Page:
Research released this week shows how hard life is for first time buyers to secure a mortgage, especially whilst rents continue to rise and mortgage lending criteria remains tight.
The buy to let market seems to be booming, although one leading figure believes this is not at the expense of first time buyers.
Finally mortgage lending has risen slightly, although the market is still clearly depressed.
Buy to let investors not forcing first time buyers out of the market
The claim that buy to let investors are forcing first time buyers out of the mortgage market was dismissed by at least one leading industry figure this week.
Matthew Wyles, group distribution director, for the Nationwide, the UK’s largest building society, said that it was stricter lending criteria and the requirement for a larger deposit which was causing difficulties for first time buyers and not buy to let investors snapping up cheaper properties to rent out.
Speaking earlier this week Wyles said: “Quite unfairly some commentators have blamed first-time buyers’ inability to buy on buy-to-let investors. I think that is just utter, unadulterated baloney for a number of reasons. Property prices are not rising and yet rental values are, so that clearly indicates that there is a demand for rental property that is outstripping the demand for owner occupation.”
He continued: “It is a complex algorithm but first-time buyers are reluctant to get into the market because of issues around criteria and the amount of equity people need to put down.”
Buy to lets are however one area of the mortgage market which seems to be booming.
Figures from the Council of Mortgage lenders show that in 2009 a total of £8.1 billion was lent to buy to let investors, in 2010 the figure rose to £9.7 billion, a figure already surpassed in 2011, with three months still remaining.
Average monthly rents continue to rise
The ‘mini boom’ in buy to let mortgages is being matched by the rise in average rents.
Figures released by LSL Property Services, who own a number of lettings agencies, show that the average monthly rent paid by tenants has risen for the ninth month in a row, although the speed of acceleration has slowed.
The average monthly rent is now £720 per month, a 0.2% rise on September which represents the smallest increase since February.
Property experts believe that the continuing rise in rental prices is due to frustrated first time buyers being unable to get on the housing ladder due to tight mortgage lending criteria and a shortage of suitable properties to buy.
David Newnes of LSL said: “The recent increases are likely to continue to level out in run up to Christmas – traditionally a slower time for the market.”
Newnes continued: “Nevertheless, despite the slower rate of increase, the cost of renting is still rising annually at nearly twice the speed of the average salary and many tenants will need to dedicate a growing portion of their disposable income to the cost of accommodation over the next year.”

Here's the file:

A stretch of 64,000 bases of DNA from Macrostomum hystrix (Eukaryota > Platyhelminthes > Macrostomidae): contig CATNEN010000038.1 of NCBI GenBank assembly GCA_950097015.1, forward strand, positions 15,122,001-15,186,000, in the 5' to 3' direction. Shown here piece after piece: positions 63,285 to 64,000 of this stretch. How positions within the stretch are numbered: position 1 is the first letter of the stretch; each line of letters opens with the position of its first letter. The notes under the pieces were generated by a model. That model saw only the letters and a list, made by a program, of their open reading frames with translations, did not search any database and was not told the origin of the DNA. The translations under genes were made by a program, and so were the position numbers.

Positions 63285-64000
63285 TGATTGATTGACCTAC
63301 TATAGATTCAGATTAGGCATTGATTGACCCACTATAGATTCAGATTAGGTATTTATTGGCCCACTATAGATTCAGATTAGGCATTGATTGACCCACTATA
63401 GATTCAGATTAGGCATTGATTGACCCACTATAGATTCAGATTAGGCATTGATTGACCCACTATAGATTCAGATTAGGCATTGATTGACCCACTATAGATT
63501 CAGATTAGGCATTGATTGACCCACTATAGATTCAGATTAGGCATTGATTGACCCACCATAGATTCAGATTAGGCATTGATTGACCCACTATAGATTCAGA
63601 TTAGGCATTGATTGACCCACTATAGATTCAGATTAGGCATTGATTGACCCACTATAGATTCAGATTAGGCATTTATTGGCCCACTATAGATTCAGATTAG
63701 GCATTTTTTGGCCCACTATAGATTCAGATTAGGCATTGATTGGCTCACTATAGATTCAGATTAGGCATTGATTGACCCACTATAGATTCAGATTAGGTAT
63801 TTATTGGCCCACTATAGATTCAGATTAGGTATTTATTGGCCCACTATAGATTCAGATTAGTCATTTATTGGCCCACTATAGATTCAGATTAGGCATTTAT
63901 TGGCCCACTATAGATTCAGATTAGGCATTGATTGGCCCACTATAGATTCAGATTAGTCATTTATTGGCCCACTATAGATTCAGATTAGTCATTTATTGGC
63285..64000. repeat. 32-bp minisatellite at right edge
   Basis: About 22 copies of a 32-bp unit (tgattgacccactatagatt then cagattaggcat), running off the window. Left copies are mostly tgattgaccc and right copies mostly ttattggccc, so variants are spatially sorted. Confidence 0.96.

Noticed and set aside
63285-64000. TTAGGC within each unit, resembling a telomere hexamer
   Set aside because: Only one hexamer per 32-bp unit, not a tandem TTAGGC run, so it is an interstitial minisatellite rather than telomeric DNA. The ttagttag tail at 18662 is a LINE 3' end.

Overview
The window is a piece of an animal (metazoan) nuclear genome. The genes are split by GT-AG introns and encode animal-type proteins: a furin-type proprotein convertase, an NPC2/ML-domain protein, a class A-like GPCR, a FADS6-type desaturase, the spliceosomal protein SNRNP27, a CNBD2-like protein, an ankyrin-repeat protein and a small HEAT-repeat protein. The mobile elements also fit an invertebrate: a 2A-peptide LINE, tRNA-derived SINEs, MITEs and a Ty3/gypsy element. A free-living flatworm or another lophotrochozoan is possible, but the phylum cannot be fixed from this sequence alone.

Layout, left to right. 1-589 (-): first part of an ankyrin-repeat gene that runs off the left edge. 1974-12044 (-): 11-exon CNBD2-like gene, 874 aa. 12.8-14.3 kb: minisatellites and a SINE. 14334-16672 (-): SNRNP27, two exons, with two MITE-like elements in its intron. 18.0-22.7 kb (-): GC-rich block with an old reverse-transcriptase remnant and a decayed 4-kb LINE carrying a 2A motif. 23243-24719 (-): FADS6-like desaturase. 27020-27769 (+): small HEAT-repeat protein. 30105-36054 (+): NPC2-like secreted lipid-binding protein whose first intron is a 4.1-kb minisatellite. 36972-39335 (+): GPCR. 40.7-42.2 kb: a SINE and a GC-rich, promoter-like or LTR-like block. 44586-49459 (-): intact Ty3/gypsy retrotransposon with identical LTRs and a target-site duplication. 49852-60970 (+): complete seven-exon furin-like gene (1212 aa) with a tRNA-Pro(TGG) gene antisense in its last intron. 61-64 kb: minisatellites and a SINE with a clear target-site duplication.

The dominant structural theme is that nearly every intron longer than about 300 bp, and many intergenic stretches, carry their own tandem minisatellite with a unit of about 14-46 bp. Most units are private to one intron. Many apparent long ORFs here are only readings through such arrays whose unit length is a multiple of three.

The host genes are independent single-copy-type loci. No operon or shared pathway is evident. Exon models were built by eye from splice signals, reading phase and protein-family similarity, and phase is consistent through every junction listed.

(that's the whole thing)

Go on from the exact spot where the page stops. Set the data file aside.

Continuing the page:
Rise in mortgage lending but mortgage approvals fall
Gross mortgage lending totalled £13.1 billion in October according to figures released this week by the Council for Mortgage Lenders (CML).
The figure represents a rise of 13% on the same time last year when lending stood at £13.7 billion, however it is a fall of 4% on September.
CML chief economist Bob Pannell says: “The underlying picture in the housing and mortgage markets has not changed dramatically over recent weeks.
“The immediate direction of house purchase activity is a little unclear, although the story for remortgages, with strong year-on-year increases in activity this year, is for the time being more straightforward.”
Further data showed that 48,200 mortgages for house purchases were taken out in September, a fall of 2% on the month before.
The CML also revealed that the average deposit put down by first time buyers is 20%, the same as the previous but lower than earlier in the year. The number of mortgages advanced to first time buyers has risen slightly, albeit from a low base due to subdued lending this time last year.
A new report from HSBC has highlighted that as many as 360,000 homeowners who bought their property at the height of the housing boom are now trapped and unable to move.
Falling house prices and tight mortgage lending criteria means that whilst these homeowners might not be in negative equity, where the property is worth less than the outstanding mortgage, they do not have sufficient equity to finance the larger deposits now required by many mortgage lenders.
The problem is particularly acute for first time buyers who entered the housing market for the first time in 2007, as traditional first time buyer properties have fallen further in value than other properties.
The research from HSBC showed that in 2007 the average deposit for a first time buyer was just 10%, figures released last week from the CML shows that this has now doubled to 20%.
Peter Dockar, the head of mortgages at HSBC: “These findings highlight the fact that first-time buyers can no longer rely on rising house prices to provide them with the deposit they need for their second purchase. They need to save or make overpayments on their existing mortgage if they want to move up the housing ladder.”
Whether you are looking for a mortgage advisor in Nottingham or further afield, whether you are a first time buyer, buy to let investor or would just like to move house or find an alternative mortgage then do not hesitate to contact our mortgage specialist, Linda Wood, on 0115 933 8433 or by emailing firstname.lastname@example.org
Your home may be repossessed if you do not keep up repayments on your mortgage.
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